Strengthen Dust Collection System Safety
BY CHRISTINE TORRES
Published July 27, 2020
Sometimes the smallest hazards seem insignificant, but they can be deadly. This is no truer than with the hazards that come with respirable and combustible dust. When there is no strict focus on mitigating them, those tiny particles of materials such as wood or silica can wreak havoc in industrial sectors by causing severe injuries or explosions. It is also important to properly maintain dust collection systems and utilize communication to improve safety in and around them.
Dust's Harmful Effects
Dust collection systems are an integral part of operation and maintenance as they help cost-effectively mitigate hazardous dust. In any industry, it is crucial to identify and reduce worker exposures to harmful dust such as respirable crystalline silica. Like the better-known asbestos, inhaled silica can cause airway problems, cancer and other diseases, and death.
The Occupational Safety and Health Administration is increasing its action on silica dust with new enforcement and requirements in the general, maritime, and construction industries. Having a containment system is already a requirement in ensuring the health and safety of workers. Ventilation, vacuums, and water systems are just a few examples of engineering controls for silica that OSHA expects from workplaces. Today’s more sophisticated dust collection systems are favored in agriculture, chemical, and other manufacturing industries because they have several benefits.
“Choosing the right industrial dust collector is an important long-term decision,” according to ACT Dust Collectors. “Not only do dust collectors clear the air, but they also improve employee efficiency, increase employee retention, help ensure a safe working environment, and reduce equipment maintenance costs. This means that keeping your facility clean can be good for your bottom line.”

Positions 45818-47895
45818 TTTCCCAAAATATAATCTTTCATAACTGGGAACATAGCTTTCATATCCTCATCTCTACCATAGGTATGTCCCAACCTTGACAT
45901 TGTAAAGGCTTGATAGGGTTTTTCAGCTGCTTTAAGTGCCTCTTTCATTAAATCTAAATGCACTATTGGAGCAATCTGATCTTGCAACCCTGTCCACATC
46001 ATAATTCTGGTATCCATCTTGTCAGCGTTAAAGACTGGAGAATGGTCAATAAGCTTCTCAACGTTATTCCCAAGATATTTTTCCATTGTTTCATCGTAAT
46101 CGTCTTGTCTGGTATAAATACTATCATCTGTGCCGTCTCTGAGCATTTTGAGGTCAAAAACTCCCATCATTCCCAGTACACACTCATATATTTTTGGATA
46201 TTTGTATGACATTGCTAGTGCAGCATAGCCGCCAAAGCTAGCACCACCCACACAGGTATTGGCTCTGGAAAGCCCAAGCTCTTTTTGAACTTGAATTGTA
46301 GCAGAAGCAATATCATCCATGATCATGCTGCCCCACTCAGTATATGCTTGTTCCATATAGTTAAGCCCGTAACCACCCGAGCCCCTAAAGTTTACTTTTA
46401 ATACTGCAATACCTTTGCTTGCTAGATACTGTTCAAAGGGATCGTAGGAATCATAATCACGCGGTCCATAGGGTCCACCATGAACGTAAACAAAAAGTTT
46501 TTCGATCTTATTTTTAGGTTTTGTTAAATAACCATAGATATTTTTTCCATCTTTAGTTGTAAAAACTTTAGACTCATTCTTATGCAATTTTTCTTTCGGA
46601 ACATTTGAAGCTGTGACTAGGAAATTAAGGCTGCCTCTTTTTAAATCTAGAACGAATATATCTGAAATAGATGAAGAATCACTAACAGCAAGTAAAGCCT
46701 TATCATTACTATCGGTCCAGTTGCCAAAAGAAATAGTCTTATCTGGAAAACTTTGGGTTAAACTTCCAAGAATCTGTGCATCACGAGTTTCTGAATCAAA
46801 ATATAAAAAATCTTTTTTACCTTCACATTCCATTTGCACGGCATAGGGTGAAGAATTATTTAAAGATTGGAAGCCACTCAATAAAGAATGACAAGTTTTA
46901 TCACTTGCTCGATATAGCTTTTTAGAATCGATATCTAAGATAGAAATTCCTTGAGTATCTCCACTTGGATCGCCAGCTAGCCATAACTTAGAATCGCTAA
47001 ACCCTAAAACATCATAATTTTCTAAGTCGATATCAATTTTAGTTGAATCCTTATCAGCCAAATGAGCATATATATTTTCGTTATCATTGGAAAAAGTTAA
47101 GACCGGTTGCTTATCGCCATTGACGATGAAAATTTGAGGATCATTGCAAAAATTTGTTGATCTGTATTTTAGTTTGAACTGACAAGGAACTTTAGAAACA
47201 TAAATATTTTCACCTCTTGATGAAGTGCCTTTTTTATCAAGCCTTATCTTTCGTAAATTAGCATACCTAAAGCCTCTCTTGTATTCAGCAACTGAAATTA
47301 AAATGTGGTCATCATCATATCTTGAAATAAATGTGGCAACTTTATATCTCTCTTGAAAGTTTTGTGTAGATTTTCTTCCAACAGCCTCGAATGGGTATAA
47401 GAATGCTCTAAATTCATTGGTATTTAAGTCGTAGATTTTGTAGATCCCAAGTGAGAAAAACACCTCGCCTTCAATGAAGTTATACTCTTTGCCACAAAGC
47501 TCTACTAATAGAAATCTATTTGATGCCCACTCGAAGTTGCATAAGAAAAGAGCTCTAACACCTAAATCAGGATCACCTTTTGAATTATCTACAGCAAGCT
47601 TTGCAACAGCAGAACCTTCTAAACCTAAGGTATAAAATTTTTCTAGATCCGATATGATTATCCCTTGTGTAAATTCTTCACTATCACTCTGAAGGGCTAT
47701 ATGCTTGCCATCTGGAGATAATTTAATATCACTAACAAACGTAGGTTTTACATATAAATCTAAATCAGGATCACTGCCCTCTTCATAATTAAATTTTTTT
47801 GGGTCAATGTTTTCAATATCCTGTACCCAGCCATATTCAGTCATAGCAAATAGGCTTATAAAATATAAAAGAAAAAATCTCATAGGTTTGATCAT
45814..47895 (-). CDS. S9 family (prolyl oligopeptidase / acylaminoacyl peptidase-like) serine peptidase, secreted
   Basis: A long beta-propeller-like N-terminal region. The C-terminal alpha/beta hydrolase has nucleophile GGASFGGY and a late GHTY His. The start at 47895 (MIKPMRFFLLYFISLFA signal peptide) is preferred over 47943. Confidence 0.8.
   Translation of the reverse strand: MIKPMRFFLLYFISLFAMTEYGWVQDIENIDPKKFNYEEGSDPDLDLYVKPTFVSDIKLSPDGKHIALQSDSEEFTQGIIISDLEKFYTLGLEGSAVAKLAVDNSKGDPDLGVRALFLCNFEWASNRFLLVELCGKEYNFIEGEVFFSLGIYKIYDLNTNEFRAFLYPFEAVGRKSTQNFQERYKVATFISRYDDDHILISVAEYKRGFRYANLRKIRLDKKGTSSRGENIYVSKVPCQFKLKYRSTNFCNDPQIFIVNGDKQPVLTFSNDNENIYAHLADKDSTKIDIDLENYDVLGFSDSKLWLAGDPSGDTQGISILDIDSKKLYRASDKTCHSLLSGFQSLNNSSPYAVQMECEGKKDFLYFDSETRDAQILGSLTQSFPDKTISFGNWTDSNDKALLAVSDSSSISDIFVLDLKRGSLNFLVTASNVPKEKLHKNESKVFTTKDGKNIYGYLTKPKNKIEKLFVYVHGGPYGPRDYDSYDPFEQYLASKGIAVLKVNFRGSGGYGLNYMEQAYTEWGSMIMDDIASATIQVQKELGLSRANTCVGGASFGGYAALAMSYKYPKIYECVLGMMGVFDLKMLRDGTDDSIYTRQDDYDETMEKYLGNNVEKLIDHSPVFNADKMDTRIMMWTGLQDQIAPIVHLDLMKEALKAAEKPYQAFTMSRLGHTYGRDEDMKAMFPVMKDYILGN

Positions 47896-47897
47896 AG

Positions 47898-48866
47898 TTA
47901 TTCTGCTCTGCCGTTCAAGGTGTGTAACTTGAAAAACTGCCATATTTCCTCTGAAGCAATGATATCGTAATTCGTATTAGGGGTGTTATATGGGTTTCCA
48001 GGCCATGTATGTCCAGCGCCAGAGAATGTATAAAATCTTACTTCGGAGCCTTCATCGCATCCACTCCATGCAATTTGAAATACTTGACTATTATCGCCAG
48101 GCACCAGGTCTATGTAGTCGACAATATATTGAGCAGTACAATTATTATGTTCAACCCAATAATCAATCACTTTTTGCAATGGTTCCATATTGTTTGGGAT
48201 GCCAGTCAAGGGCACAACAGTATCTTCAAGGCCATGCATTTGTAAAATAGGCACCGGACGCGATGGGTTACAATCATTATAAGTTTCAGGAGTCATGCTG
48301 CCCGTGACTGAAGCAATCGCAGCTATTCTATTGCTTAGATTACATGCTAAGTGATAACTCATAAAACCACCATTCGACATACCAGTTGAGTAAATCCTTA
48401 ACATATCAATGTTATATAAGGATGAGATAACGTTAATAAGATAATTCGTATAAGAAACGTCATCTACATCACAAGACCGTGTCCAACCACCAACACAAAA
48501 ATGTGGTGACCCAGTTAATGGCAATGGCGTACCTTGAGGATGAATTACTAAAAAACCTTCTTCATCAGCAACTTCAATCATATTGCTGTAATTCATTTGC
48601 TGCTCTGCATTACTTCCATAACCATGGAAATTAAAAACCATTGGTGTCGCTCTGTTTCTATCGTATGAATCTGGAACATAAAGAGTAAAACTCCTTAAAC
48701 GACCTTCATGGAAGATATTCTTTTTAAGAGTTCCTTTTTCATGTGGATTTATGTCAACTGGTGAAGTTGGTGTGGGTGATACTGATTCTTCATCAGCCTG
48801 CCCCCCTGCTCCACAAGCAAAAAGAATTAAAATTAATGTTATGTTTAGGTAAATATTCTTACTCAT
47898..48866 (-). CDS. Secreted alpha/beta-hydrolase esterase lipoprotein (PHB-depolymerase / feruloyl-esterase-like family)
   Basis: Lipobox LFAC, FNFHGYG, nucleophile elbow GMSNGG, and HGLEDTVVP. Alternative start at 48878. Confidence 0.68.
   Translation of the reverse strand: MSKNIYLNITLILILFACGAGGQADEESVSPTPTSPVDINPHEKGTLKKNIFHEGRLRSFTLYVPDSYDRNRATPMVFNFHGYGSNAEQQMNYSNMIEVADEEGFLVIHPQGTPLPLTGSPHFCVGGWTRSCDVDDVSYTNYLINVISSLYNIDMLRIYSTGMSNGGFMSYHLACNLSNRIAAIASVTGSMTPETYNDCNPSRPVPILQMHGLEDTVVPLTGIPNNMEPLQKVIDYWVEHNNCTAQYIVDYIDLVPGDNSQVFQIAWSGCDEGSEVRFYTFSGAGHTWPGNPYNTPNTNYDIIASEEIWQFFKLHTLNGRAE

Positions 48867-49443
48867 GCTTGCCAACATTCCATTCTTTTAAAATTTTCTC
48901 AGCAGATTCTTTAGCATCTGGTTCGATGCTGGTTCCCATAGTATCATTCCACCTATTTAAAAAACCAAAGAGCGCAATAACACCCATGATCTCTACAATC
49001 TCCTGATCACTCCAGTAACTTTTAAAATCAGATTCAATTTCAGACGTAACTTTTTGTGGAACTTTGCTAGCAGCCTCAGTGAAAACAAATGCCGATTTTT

Don't Introduce Hazards
While dust collection systems are a safety feature to mitigate dust hazards, failing to use and maintain them correctly can also introduce other hazards.
- Confined spaces: Dust collector housings may qualify as permit-required confined spaces. If workers must enter the housing for maintenance, draw up inspection and maintenance plans using OSHA’s standards. Train workers on properly completing confined space work safely. Ensure workers have proper lighting and visibility. Post signs at the entrance to the confined space to warn others about the hazard.
- Lockout/Tagout: Before climbing inside a dust collection silo, be sure to control the associated motors and fans using lockout/tagout. Some systems have designated lockout/tagout doors or other control points. Post lockout/tagout signs to remind workers of the steps and protocol.
- Inhalation: Dust collection systems may be intended to prevent inhalation hazards, but maintaining the systems can expose workers to those very hazards. Workers may need to wear a respirator. Remind workers about inhalation hazards and proper personal protective equipment using signs.
- Fall hazards: When equipment and access points are raised from ground level, be sure to use platforms or ladders safely and follow OSHA guidelines for fall protection. Use fall protection such as harnesses for protection from falls. Remind workers through signs and labels to use tool tethers and other safety equipment.
- Fire hazards: Where dusts are combustible, it’s important to maintain fire safety as well. To thrive, a fire needs fuel, air, and a source of ignition. Mitigate any potential ignition sources such as hot surfaces, machine sparks or static buildup, and smoking or open flames. Evaluate the dust collection system for any fire hazards and control the risks accordingly.
Dust collection systems work best when workers routinely clean and maintain them, which keeps them safe and efficient. Remember to follow a job hazard analysis for regular planning to help workers understand their part in working safely in and around dust collection systems. Be sure to update those plans and communicate those changes through toolbox talks and training. Update signs and labels throughout the facility as its needs change. Include emergency planning and be sure workers understand the protocol for entrapment, including instructions and important phone numbers. Make sure the correct type of PPE is available and organized. Ensuring the reliability of dust collection systems eliminates downtime and is a cost-effective way to stay on top of hazard mitigation.
Get a reference guide to individual safety-related programs, regulatory requirements, and more in our free EHS Managers Guide.